You see, my “Carrie-Anne” was a 45 from a British band called the Hollies. (And for those of you too young to remember 45’s, they were like CD singles only we played them on our Flintstones Pterodactyl stereos.) The Hollies are best known today for bigger hits like “Bus Stop” and “Long Cool Woman in a Black Dress,” but it was “Carrie-Anne” that won my heart. Every time I heard that song that summer (and it isn’t it always summer when you fall in love for this first time?) I was transported to a beautiful, ethereal world that I wanted more than anything to explore further. The problem was though that 45’s cost 59 cents and I was eight years old and chronically unemployed.
The only money I had to my name was a silver dollar that my grandfather had given me, and so I took that to the department store and bought the “Carrie-Anne” 45, took it home and played it at least ten thousand times.
But that’s not the end of the story. A couple of years after that. I became briefly interested in numismatics, and one day I looked up the silver dollar I had spent and found it was worth 1,800 dollars.
Shortly after that, my brother was jumping around on my bed and he stepped on my beloved “Carrie-Anne”, which is why the 45 I’ve got on my bulletin board is cracked and unplayable.
Now, I have not kept this memento to remind me to spend my money wisely or to look before you leap or anything so prosaic as that, nor have I kept it to remind myself not to keep valuables laying around where my brother's might jump n them. I keep it because it is a reminder of how my lifelong love affair with music began. “Carrie-Anne” led me to the Beatles and to Johnny Cash and Merle Haggard and the Ramones and Bruce Springsteen and Big and Rich and. . .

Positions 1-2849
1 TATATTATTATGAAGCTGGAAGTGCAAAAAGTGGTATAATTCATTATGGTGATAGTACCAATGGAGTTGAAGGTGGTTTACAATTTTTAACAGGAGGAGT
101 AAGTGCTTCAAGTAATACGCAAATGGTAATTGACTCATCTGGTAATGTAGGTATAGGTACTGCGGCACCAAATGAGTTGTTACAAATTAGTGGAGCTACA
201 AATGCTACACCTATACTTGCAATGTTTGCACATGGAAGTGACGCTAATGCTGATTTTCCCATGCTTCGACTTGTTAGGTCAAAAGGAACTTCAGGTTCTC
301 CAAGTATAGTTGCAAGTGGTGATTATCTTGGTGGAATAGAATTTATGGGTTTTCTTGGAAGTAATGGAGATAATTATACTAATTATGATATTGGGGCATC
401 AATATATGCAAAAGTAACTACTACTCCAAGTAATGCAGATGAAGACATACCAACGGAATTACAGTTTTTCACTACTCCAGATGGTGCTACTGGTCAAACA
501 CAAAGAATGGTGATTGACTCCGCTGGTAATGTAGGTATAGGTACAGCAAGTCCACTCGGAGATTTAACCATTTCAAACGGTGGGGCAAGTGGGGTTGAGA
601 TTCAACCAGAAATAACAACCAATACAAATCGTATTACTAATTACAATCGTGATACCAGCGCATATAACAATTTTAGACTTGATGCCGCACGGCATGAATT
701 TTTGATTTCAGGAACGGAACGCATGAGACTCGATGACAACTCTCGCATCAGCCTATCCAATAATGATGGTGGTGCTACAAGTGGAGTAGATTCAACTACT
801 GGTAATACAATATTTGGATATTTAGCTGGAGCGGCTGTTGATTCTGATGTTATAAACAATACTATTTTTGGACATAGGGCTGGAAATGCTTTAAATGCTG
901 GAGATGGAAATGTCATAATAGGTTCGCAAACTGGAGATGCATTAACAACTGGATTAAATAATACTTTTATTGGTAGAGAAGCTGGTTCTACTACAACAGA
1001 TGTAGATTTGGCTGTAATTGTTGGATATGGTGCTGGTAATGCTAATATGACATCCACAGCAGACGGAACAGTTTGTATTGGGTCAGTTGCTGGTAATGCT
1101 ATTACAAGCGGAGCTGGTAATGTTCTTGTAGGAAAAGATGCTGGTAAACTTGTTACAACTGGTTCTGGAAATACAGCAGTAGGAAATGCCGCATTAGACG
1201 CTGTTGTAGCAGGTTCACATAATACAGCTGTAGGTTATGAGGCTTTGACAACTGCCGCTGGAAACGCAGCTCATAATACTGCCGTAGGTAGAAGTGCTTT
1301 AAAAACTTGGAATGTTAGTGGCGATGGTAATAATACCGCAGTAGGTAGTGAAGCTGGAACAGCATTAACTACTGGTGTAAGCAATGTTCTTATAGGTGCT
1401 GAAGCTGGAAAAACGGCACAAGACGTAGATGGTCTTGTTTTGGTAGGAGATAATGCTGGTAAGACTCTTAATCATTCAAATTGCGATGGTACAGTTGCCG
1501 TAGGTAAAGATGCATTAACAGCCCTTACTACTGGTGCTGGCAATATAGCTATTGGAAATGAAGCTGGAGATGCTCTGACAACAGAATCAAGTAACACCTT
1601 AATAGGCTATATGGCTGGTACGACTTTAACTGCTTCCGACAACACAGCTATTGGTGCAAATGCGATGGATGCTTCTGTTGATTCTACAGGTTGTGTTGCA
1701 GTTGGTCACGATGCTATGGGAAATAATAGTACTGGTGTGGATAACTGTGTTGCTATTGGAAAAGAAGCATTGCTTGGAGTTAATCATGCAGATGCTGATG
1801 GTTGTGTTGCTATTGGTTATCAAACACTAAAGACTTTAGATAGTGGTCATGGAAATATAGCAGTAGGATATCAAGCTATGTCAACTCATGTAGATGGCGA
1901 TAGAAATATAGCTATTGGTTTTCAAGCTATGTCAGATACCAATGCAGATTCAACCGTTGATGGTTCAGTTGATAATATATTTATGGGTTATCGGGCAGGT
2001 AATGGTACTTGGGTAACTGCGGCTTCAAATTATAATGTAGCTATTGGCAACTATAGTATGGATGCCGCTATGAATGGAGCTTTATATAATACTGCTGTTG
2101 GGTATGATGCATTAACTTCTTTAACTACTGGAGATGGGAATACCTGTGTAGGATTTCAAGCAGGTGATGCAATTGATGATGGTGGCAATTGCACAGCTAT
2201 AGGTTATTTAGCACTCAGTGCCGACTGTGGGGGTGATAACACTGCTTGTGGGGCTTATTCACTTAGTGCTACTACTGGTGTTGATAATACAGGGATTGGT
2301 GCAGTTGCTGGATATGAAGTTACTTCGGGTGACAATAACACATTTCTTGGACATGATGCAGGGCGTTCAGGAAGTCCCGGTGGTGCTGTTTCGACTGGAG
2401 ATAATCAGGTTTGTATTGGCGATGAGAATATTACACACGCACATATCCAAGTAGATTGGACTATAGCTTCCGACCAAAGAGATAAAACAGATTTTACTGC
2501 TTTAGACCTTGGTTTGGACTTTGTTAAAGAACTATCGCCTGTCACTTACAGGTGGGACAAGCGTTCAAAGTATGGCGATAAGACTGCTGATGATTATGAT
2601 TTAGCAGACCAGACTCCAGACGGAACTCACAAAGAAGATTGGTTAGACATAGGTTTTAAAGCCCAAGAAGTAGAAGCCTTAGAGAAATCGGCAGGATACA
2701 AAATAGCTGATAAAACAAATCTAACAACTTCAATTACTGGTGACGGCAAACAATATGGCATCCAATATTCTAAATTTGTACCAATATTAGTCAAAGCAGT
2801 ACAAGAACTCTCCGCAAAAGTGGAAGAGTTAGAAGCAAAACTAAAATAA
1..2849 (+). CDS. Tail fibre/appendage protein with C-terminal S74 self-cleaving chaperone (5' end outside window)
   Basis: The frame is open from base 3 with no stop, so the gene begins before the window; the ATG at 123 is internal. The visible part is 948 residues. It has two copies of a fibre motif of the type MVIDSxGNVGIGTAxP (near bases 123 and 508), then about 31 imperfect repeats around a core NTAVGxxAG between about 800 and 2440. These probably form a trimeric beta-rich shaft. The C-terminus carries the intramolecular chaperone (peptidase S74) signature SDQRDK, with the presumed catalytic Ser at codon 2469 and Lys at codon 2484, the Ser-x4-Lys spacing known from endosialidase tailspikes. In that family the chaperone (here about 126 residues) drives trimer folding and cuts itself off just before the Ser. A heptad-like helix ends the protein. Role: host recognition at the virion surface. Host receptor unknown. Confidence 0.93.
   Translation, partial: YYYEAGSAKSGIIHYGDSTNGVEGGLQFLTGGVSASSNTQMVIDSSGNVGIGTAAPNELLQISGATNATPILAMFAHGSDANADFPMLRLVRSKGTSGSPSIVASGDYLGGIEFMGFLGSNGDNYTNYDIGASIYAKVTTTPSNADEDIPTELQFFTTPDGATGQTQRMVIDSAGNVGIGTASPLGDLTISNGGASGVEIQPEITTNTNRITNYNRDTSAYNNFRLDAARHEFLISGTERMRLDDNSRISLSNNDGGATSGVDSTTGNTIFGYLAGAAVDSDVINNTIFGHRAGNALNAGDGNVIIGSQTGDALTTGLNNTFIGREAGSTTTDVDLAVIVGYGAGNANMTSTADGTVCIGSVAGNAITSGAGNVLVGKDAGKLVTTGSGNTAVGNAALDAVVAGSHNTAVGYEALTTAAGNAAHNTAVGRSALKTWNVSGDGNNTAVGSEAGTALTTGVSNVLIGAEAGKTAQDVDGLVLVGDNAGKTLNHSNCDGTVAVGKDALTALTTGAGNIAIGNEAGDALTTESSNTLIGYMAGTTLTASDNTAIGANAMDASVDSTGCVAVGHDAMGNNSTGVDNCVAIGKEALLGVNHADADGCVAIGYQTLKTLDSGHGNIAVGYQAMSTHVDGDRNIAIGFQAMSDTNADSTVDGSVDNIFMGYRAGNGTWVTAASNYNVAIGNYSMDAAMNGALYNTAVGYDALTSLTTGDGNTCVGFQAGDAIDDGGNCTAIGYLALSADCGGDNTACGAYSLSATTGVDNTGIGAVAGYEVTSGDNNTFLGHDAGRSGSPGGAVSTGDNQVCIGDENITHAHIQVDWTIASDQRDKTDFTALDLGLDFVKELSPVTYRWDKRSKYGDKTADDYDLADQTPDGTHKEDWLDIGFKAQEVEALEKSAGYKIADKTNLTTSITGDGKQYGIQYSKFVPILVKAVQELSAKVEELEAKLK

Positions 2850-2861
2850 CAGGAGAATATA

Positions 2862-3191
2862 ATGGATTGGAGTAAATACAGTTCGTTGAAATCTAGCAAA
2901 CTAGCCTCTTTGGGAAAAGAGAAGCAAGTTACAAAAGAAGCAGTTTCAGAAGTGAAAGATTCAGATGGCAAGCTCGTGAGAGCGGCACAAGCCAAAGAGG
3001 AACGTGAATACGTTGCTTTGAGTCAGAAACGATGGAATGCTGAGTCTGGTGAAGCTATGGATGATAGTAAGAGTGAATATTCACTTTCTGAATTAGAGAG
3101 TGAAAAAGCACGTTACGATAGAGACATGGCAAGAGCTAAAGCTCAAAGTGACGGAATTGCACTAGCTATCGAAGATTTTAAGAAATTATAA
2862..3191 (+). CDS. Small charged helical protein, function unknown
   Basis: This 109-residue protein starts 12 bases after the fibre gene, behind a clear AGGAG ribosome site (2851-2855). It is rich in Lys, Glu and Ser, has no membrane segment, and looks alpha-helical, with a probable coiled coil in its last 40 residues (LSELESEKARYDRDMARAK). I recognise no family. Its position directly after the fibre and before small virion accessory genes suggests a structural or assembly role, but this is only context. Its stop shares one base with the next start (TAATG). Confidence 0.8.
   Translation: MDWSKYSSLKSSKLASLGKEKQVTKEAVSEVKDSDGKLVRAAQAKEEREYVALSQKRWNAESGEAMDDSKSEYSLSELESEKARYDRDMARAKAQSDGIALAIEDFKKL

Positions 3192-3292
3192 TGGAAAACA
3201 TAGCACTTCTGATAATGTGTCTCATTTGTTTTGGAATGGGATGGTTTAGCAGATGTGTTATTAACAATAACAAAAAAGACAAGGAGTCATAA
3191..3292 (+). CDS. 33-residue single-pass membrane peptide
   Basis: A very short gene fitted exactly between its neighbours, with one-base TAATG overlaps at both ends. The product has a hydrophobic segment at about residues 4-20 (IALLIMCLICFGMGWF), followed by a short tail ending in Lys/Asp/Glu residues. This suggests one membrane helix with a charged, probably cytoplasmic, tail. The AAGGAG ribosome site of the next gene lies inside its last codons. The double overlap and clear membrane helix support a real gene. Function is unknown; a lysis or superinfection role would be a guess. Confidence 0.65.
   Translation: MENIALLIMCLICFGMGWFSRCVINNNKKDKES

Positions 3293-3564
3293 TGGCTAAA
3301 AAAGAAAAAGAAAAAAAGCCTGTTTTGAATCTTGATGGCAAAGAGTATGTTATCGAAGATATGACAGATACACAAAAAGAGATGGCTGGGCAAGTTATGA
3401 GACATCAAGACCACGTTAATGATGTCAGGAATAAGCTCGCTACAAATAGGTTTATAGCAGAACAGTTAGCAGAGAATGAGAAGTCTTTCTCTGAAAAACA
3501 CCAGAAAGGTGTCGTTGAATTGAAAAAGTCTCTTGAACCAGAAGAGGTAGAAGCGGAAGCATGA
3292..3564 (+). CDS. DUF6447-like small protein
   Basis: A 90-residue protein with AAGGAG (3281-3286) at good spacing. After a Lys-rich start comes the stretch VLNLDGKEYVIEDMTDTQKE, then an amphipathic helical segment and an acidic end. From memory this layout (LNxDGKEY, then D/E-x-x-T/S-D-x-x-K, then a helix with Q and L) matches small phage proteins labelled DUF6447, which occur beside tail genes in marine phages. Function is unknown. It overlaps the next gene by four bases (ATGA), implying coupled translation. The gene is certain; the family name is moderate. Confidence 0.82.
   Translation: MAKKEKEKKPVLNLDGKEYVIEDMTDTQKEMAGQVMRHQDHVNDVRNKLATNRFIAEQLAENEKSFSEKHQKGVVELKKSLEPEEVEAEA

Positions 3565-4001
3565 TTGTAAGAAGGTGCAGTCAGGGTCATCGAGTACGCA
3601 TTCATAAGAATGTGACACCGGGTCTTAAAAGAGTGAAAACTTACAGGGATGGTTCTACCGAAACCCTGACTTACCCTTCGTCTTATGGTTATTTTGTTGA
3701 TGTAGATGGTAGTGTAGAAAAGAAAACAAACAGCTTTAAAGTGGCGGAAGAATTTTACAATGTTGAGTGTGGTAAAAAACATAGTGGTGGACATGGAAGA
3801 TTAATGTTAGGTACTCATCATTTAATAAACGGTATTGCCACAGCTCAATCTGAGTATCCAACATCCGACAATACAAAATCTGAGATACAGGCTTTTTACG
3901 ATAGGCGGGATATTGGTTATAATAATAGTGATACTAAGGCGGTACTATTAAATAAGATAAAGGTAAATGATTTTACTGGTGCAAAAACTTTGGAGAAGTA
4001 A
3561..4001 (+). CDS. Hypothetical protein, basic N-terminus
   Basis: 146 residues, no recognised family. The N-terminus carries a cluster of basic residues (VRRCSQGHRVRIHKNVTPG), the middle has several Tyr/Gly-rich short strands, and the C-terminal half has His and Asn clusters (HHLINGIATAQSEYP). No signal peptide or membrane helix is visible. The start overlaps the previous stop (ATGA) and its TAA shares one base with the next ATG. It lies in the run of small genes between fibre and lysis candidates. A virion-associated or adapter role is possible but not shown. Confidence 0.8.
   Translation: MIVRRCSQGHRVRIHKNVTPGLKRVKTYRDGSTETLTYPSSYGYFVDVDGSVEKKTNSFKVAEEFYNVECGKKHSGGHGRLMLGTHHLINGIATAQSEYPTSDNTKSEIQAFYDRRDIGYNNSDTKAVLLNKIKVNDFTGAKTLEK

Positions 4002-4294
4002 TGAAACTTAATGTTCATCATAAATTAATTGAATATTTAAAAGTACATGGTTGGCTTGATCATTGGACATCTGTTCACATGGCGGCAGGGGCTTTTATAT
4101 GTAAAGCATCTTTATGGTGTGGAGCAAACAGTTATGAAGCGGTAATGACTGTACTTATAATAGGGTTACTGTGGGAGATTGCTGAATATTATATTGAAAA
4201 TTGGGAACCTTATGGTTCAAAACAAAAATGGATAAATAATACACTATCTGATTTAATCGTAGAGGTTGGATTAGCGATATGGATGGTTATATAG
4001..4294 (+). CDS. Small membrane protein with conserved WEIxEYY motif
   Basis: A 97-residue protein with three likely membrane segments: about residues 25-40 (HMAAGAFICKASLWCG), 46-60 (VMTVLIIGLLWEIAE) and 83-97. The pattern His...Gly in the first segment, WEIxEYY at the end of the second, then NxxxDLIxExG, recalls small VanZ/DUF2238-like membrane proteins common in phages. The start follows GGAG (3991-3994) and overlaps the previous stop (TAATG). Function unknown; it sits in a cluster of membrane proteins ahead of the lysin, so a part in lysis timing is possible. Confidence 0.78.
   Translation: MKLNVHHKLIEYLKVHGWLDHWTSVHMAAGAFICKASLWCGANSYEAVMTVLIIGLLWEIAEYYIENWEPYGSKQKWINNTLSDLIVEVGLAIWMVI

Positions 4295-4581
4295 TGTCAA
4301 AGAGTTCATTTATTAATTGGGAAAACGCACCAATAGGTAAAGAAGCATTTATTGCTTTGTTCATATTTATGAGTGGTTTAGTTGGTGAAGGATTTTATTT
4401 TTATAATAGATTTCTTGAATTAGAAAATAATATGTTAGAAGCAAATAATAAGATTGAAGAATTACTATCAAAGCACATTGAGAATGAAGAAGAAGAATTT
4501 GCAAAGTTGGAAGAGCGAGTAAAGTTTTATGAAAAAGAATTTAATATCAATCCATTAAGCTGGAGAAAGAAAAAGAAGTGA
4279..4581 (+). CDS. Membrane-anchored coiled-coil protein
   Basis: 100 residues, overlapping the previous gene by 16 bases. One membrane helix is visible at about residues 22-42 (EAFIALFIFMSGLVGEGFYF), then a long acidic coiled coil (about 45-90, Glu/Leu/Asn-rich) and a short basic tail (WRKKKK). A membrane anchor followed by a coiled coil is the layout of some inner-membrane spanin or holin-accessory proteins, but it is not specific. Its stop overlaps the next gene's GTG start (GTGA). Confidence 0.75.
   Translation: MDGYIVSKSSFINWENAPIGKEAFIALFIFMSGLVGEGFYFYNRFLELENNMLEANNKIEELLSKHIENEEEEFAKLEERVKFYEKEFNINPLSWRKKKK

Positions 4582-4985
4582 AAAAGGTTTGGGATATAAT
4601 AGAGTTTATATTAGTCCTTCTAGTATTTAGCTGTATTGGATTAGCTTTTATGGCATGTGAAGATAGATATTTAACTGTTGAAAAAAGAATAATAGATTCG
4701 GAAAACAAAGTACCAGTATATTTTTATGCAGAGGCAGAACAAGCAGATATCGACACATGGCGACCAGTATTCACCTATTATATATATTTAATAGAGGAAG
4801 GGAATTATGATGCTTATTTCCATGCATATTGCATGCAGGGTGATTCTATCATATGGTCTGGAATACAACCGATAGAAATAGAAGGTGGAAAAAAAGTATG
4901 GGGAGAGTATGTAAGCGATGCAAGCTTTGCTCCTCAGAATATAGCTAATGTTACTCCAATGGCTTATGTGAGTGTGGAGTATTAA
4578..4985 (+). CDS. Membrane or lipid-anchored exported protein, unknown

Well, you get the idea. And all it cost me for a permanent pass to this land of endless enchantment was a mere 1,800 dollars.
It was the best bargain I ever struck.

Saturday, May 13, 2006

Today's history lesson

Phryne the courtesan was so beautiful that she posed for several of antiquity's most famous statues of Aphrodite, including one at Delphi. A travel book dubbed it a "monument to Greek lust."

Phryne was brought to trial accused of a crime that called for the death penalty.... When her lawyer Hypereides realized he was losing the case, and that the judges meant to convict her, he summoned her to the center of the courtroom; then he tore off her skimpy tunic and revealed her naked breasts for all to see. And he started wailing hysterically at the sight of her spectacular beauty. The judges were flustered and awestruck by this handmaiden of Aphrodite and, feeling merciful, they didn't put her to death.

But once they acquitted her, a decree was passed that no lawyer may ever wail hysterically during a plea, and that no accused man or woman may ever be stripped in the courtroom ---Athenaues

Sunday, May 07, 2006

Bad Movies I Love

A few years back I wrote a series of articles for Country Standard Time magazine about movies based on country songs (or starring country singers). Invariably these movies were bad, and I entitled the series (with a nod to Johnny Paycheck) "Take This Movie and Shove it." Naturally, the worse the movie was, the more fun it was to write about, and there may not be a worse movie than "Ode to Billy Joe." If you've seen it you know what I mean, if you haven't, you should; it is unintentionally hilarious.

Part Two of CST's look at movies based on country songs

It all started with Bobby Gentry's 1967 smash crossover hit "Ode to Billy Joe." This sultry song told the story of two young lovers who threw some unnamed object off the bridge. People all over the country were wondering and debating about just what the heck this object was and why they deep-sixed it. I was in fifth grade at the time, and the consensus among my classmates was that it was a baby. (It should probably be noted that we were all pretty obsessed with baby-making at the time.) Whatever it was, Billy Joe, the male half of this star-crossed pair, shortly thereafter threw himself in after it and drowned.